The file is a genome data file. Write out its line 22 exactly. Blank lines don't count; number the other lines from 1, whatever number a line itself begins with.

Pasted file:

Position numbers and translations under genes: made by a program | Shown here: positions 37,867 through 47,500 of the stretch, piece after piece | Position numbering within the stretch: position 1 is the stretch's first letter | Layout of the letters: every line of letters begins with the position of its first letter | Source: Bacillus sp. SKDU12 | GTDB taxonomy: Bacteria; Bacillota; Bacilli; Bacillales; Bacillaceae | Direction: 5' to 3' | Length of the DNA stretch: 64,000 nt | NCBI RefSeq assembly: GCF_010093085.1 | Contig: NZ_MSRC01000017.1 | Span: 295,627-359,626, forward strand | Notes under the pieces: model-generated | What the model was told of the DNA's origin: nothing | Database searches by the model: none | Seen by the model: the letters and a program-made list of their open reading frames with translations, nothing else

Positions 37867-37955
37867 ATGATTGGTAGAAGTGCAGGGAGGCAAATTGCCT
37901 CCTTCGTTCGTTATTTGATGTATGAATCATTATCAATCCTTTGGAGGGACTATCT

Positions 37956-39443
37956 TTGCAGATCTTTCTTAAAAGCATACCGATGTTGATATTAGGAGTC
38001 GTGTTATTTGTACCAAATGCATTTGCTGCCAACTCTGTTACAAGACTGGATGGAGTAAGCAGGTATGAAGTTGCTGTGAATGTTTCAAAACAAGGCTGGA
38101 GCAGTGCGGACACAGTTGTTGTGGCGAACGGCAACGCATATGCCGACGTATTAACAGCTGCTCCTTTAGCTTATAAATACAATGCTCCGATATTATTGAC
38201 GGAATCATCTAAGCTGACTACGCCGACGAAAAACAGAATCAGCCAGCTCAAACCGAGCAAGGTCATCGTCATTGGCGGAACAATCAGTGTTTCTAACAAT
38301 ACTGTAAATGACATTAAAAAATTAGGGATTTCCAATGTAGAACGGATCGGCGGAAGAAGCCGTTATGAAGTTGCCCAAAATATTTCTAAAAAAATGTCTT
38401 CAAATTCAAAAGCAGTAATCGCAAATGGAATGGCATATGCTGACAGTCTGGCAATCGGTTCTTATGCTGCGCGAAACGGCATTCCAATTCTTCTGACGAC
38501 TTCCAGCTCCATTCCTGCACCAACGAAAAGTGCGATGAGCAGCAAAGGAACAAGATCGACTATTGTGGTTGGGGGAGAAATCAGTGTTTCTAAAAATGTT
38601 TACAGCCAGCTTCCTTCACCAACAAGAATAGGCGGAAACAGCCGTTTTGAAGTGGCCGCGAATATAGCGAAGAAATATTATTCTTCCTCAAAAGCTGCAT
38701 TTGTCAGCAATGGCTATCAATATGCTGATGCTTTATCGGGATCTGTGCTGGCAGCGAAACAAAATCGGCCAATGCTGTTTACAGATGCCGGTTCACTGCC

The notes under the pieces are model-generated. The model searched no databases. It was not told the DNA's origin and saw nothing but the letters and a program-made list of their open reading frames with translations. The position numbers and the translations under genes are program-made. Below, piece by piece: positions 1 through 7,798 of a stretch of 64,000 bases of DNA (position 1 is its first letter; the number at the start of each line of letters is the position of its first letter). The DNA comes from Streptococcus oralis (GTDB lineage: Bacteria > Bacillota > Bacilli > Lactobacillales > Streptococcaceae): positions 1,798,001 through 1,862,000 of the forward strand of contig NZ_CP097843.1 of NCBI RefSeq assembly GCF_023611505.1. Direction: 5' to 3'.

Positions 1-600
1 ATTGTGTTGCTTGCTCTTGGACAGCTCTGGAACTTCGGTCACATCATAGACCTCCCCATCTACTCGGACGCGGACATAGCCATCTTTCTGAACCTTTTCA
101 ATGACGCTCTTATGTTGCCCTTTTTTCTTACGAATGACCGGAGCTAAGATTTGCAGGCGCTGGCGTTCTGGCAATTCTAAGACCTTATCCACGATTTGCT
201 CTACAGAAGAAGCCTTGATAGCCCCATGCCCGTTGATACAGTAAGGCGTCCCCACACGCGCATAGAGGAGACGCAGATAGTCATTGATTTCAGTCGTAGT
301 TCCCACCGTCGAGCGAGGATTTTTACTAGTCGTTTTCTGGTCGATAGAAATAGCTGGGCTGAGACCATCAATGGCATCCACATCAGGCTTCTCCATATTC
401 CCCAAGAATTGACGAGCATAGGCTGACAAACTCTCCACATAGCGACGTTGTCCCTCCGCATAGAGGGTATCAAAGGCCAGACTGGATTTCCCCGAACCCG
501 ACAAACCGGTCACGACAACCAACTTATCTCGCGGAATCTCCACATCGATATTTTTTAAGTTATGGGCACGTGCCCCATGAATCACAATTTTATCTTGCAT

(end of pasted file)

501 ACAAACCGGTCACGACAACCAACTTATCTCGCGGAATCTCCACATCGATATTTTTTAAGTTATGGGCACGTGCCCCATGAATCACAATTTTATCTTGCAT